Did you know?
The first Aussie Rock'n'Roll shows were actually 'dances'. Teenagers just wanted to dance to their idols.
Most of the first dances were in the inner city areas of Sydney and Melbourne. Later they went out into the suburbs.
The screaming, clapping and stamping sounds were so loud at the big concerts, it was very hard to hear the music. Even for the stars on stage!
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They screamed and clapped
and stamped..
You could hear them miles away!

The biggest of the halls was the Sydney Stadium with around 10,000 and the other Festival Halls came in around 6,000 down to 2,000 people. They were host to all the major shows that came to Australia up until the mid 70's when the Stadium was demolished for a trainway and they used the Horden Pavillion at the Showground. This held around 6,000 and was never the thrilling venue the Stadium was. Some Festival Halls are still in use today!


Later affectionately called ' The Tin Shed'

The Stadium was built in the early 1900's on Rushcutters Bay Rd., just down the hill from Kings Cross, as Sydney's main boxing and wrestling venue, yet years later it was to earn itself the title of the premier venue for the early Rock 'n' Roll scene.

Many World Boxing and Wrestling title fights were held there and it operated many nights of the week. It was in fact one of the most popular venues in Sydney during the 20's, 30's and 40's.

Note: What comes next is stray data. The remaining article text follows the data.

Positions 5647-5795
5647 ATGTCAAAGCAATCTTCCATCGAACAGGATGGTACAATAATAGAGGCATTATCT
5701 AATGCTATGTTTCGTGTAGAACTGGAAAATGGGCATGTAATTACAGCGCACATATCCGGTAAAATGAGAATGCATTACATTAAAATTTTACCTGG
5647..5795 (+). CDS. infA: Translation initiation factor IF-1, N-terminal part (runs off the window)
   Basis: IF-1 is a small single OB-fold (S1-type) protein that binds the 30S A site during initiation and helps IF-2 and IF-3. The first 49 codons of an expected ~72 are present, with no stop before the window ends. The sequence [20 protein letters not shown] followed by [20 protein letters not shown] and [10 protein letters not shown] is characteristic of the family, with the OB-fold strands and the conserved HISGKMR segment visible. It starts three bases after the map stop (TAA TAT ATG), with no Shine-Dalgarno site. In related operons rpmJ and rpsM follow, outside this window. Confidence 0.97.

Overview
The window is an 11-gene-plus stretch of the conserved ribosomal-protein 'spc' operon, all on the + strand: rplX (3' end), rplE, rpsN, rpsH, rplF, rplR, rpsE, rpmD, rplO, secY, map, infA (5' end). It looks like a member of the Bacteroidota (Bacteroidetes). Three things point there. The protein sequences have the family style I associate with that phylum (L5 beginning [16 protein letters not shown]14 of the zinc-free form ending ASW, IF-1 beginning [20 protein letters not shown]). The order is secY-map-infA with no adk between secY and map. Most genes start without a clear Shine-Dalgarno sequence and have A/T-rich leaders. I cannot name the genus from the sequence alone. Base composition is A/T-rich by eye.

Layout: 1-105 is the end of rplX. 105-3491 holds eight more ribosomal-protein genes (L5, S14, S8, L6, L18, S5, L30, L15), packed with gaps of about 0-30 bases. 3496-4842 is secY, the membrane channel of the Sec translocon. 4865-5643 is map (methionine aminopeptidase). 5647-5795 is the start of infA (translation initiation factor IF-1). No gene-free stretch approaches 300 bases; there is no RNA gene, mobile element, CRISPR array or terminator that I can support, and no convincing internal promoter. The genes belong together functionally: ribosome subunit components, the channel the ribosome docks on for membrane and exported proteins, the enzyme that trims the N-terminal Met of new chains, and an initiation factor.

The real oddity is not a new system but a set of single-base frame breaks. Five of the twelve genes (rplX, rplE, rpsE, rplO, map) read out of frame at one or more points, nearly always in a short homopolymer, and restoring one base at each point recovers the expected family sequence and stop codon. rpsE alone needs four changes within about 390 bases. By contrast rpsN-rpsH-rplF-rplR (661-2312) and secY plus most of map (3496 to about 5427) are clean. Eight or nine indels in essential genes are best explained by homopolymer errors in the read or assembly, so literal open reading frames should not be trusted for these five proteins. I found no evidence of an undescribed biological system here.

The whole place was made out of corrugated iron sheets without any linings and the natural echo was amazing. When the music turned up, the sound enveloped back on itself and was very hard to decipher although it suited the slap echo type of R'n'R ! Once the audience started screaming it was impossible to hear anything, even on stage.

It was Sydney's Premier Showcase before The Opera House and Entertainment Centre were built.

Many Aussies such as Johnny O'keefe and The Dee Jays, Col Joye and The Joy Boys, Lonnie Lee and The Leemen, Johnny Devlin and The Devils, The Delltones, Johnny Rebb and The Rebels, Dig Richards and The Squares, Warren Williams and Barry Stanton performed there as well.

It also saw movie stars such as The Mouseketeers, Bud Abbott and Lou Costello, Bob Hope and many ethnic dance shows.

Festival & Centenary Halls

The other capital cities also had their fight venues as pre Rock patrons not only had Bing Crosby and others as their idols, they also were boxing and wrestling crazy. The same story applied to these venues as to the Stadium.

The Starlite DVD publication of 'The Roots of Australian Rock-n-Roll' will be released early 2005 to coincide with the 45th Anniversary of Australia's music industry...If you are would like to be on the e-mail list to be notified when it is due for release. Please e-mail you name, address, phone and e-mail address.


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